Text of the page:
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Intentionally set fires on the rise in Michigan

Intentionally set fires on the rise in Michigan

Arson and suspicious fires rose 11 percent in Michigan last year, compared to 2008.  In 2009, there were 11,767 intentionally set and suspicious blazes in this state. That number was 10,564 the previous year.

Anti-arson officials said the spike in arson is likely related to the economic downturn and increase in the number of foreclosed houses. “Some people set blazes to collect on insurance premiums.  For others, it’s a way to avoid a foreclosure. Some people are even driven by the risk. Regardless of the reasons for setting fires, it is a dangerous game that results in deaths, injuries and millions of dollars in losses each year,” said James LaBuhn, Executive Director of the Michigan Arson Prevention Committee.

Cedar Springs had a case of arson in the fall of 2007 when landlord Rachelle Jackson set fire to the dentist office of Dr. Robert Mette at the corner of Church and Main Street—twice. Sgt. Ed Good, who was lead police officer on the case, told the Post at the time that they felt the motive was for insurance purposes. She later pled guilty and was sentenced for the crime.

According to the Michigan Arson Prevention Committee, arson and suspicious blazes don’t only destroy property they take lives. Last year, 72 people were killed in such fires.  Another 146 were injured.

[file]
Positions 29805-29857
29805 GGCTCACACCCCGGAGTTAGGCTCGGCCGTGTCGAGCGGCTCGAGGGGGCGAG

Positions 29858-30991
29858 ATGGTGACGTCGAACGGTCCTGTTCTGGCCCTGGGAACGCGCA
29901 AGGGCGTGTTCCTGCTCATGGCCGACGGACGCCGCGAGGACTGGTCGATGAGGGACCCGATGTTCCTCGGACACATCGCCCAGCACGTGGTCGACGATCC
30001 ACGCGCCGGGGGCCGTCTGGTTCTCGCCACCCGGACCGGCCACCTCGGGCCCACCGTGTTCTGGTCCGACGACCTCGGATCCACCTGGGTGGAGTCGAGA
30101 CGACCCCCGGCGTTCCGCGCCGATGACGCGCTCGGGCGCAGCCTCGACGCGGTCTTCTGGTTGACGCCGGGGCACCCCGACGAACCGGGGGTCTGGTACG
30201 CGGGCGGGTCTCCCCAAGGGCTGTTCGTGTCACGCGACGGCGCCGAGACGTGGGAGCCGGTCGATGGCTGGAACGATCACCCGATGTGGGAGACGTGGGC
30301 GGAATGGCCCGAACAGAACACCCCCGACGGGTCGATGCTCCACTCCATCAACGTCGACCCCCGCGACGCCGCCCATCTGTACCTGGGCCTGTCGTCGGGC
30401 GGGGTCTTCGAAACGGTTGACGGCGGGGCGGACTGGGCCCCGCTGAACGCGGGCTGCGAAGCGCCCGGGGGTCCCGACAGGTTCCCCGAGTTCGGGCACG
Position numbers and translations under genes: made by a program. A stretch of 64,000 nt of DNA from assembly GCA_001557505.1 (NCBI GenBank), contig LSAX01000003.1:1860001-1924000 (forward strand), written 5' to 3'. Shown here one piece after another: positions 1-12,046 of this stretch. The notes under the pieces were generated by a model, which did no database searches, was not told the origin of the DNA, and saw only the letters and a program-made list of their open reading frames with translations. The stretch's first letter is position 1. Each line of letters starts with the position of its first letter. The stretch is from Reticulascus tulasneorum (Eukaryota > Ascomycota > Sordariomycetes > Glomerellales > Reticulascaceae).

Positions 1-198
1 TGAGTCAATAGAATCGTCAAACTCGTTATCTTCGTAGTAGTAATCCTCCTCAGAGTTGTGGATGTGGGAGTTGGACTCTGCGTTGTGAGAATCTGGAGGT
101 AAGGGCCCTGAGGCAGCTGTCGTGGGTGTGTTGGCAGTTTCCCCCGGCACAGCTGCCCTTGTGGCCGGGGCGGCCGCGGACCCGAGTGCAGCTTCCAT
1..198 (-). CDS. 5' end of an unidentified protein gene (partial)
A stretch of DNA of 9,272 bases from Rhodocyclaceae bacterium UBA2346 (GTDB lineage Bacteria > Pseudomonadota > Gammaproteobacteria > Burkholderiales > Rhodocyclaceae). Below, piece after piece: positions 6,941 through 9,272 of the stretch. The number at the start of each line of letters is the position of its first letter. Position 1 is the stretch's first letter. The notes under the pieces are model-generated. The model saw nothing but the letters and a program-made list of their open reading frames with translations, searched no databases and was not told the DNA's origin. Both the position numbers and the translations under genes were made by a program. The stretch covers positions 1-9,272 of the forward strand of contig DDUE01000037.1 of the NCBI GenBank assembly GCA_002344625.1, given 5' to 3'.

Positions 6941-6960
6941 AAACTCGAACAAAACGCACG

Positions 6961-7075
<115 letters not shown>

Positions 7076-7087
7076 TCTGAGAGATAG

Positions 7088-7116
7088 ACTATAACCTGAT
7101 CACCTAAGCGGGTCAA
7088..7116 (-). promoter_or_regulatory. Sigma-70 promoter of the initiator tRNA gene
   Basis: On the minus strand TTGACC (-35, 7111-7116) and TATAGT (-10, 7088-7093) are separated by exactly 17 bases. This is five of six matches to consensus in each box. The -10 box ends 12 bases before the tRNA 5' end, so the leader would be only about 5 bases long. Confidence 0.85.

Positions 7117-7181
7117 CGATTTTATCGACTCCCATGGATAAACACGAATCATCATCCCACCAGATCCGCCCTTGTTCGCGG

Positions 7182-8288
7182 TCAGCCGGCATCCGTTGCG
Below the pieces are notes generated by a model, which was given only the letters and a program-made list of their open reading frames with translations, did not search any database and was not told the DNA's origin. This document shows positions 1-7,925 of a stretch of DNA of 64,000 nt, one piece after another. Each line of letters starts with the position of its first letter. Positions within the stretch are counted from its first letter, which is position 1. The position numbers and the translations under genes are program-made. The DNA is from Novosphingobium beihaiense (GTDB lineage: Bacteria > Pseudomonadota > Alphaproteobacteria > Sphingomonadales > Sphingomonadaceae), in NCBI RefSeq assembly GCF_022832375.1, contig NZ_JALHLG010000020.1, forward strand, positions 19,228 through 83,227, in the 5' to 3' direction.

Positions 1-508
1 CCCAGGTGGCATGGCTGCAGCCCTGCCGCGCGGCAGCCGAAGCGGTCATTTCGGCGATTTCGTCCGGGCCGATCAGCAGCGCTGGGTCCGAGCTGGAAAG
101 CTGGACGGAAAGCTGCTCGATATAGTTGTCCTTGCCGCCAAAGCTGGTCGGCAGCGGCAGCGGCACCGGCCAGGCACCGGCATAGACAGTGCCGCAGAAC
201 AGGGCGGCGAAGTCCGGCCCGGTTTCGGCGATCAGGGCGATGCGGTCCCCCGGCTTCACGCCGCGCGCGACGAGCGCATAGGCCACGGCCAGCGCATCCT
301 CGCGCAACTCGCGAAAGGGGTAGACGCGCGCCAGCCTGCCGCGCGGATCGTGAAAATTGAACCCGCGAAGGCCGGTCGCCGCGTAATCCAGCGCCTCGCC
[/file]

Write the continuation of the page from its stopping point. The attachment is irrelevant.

Arson and suspicious fires destroyed property worth over $120 million. These loss figures do not include indirect costs such as medical care, funeral expenses, temporary shelter, business interruption, demolition, fire investigation, prosecution, court proceedings or incarceration.

One way citizens can help fight this crime is to report it. Since 1975, the Michigan Arson Prevention Committee has administered a statewide tip reward program to help put arsonists behind bars. Funded by insurance companies, the program has paid out $706,000 in rewards since its inception. It has led to the arrest of 1,135 individuals on arson and related charges during that same time.

Arson Control pays up to $5,000 for information that leads to the arrest and/or conviction of arsonists.  Any citizen who has information about an arson or suspicious fire can call 1-800-44-ARSON.

Although not all arsons can be prevented, there are some precautions property owners can take to deter fire setters.  MAPC officials suggest:
* Always keep entry doors and garages locked
* Keep yard lights on
* Make sure property is free of trash and debris
* Report all suspicious activity to local law enforcement officials.

The Michigan Arson Prevention Committee is the state’s front-line task force against arson. The group is comprised of representatives from police and fire services, the insurance industry, business and government. Visit the Committee’s website at www.miarsonprevention.org.

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One Response to “Intentionally set fires on the rise in Michigan”

  1. That is very helpful. It provided me a few ideas and I’ll be writing them on my website shortly. I’m bookmarking your blog and I’ll be back. Thanks again!

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